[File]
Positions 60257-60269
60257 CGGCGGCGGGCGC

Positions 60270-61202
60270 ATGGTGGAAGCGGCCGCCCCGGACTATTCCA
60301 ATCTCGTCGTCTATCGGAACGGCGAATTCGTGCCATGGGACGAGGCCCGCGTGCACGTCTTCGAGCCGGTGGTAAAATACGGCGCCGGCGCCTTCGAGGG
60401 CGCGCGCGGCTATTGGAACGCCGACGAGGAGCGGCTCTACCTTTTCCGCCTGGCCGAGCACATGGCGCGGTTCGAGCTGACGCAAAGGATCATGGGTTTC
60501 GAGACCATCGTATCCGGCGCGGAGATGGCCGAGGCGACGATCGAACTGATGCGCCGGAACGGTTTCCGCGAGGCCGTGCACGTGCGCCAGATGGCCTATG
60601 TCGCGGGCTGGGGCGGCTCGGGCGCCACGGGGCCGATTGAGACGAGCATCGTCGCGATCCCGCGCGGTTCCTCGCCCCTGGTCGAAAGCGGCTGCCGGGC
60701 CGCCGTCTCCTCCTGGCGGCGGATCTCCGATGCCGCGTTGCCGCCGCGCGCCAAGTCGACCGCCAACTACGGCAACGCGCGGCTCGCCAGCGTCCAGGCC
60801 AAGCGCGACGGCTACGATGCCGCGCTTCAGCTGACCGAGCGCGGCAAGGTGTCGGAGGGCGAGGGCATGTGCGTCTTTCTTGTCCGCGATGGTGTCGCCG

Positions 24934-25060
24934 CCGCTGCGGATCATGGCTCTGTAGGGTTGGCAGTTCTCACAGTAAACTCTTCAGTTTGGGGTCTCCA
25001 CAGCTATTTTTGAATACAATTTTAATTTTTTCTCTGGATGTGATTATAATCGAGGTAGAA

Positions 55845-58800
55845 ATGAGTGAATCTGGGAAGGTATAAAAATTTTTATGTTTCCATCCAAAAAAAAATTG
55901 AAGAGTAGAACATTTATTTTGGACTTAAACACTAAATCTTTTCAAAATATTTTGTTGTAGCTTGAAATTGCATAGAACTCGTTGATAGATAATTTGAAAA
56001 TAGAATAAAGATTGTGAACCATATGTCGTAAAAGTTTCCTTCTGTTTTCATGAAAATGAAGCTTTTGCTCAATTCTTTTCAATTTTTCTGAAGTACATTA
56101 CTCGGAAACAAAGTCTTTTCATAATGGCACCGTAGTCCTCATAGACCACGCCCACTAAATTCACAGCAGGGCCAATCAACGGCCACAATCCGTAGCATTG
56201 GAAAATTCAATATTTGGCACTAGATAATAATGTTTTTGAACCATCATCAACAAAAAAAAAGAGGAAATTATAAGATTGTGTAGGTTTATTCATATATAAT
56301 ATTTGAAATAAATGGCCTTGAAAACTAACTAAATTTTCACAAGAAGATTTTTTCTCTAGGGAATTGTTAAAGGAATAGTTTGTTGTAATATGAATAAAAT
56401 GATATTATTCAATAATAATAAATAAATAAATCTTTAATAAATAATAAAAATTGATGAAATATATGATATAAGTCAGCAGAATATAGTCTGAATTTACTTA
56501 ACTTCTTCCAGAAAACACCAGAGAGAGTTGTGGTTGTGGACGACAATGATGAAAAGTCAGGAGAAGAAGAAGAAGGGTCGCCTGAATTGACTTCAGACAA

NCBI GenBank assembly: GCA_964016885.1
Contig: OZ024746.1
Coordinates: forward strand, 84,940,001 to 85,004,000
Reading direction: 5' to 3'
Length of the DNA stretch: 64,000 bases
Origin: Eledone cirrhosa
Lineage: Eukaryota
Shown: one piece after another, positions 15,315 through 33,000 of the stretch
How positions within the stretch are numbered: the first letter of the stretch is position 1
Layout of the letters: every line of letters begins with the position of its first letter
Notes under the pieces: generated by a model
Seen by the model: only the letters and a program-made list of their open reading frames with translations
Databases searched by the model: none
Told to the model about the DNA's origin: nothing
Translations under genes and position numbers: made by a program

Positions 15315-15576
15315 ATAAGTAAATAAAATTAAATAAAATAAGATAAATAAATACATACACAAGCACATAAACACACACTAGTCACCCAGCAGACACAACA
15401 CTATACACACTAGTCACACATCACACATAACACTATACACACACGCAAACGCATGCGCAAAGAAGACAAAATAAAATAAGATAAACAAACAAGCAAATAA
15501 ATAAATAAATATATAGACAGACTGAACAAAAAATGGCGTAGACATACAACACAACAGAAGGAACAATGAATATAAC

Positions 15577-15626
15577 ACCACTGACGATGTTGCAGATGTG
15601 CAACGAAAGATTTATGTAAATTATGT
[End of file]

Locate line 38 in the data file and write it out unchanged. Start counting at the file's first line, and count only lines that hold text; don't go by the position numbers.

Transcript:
Positions 15315-15576